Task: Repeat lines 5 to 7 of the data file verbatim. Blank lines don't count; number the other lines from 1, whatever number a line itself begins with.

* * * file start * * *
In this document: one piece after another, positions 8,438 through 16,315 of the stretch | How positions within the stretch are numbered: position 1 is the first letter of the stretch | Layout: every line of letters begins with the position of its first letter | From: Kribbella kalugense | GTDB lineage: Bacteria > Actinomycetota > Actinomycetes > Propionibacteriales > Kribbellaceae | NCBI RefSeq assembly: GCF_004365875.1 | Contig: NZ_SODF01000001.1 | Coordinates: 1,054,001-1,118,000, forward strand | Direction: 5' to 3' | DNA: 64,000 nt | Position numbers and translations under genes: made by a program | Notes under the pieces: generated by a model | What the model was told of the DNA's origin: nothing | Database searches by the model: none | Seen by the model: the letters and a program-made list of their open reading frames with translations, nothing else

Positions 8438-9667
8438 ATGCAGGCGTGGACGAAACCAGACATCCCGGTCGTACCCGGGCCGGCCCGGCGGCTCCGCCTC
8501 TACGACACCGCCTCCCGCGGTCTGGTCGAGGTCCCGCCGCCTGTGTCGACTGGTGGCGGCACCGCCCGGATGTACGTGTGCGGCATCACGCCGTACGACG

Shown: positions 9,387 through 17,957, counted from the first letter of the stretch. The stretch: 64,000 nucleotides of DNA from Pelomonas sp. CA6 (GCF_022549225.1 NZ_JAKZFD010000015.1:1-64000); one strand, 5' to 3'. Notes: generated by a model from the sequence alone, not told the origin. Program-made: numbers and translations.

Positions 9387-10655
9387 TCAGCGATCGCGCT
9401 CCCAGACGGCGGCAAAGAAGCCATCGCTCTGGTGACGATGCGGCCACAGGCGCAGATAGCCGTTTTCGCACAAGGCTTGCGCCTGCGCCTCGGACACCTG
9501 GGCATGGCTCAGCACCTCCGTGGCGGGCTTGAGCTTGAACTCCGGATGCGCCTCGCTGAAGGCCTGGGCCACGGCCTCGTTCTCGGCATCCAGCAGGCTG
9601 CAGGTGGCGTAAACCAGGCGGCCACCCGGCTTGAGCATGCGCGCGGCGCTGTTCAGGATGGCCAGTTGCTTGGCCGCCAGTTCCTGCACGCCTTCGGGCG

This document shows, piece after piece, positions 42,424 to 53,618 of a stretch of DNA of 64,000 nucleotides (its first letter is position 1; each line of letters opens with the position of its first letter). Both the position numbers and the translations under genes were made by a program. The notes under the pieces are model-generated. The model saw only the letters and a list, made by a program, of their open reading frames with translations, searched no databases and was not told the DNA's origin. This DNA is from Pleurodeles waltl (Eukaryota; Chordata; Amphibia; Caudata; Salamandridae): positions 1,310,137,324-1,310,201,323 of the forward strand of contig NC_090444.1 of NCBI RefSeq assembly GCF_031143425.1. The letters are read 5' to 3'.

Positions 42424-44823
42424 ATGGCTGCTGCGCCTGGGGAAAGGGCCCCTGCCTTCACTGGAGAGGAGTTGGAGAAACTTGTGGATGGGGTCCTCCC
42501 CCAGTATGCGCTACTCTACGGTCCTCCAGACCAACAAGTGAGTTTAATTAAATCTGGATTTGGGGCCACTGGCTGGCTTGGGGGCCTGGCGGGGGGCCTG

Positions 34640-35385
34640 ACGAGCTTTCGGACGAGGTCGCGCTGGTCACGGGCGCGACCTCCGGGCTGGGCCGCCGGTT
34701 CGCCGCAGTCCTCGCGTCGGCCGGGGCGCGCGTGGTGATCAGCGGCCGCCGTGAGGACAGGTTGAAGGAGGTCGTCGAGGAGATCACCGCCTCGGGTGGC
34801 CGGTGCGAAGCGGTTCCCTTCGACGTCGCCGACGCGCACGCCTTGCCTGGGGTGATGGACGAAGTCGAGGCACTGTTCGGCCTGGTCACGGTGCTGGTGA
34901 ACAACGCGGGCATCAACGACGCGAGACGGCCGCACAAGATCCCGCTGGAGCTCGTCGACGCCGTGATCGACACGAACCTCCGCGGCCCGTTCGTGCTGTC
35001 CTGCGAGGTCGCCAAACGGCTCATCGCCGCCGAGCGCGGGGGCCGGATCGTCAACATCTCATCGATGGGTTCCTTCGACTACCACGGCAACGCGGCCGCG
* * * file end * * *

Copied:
Shown: positions 9,387 through 17,957, counted from the first letter of the stretch. The stretch: 64,000 nucleotides of DNA from Pelomonas sp. CA6 (GCF_022549225.1 NZ_JAKZFD010000015.1:1-64000); one strand, 5' to 3'. Notes: generated by a model from the sequence alone, not told the origin. Program-made: numbers and translations.

Positions 9387-10655
9387 TCAGCGATCGCGCT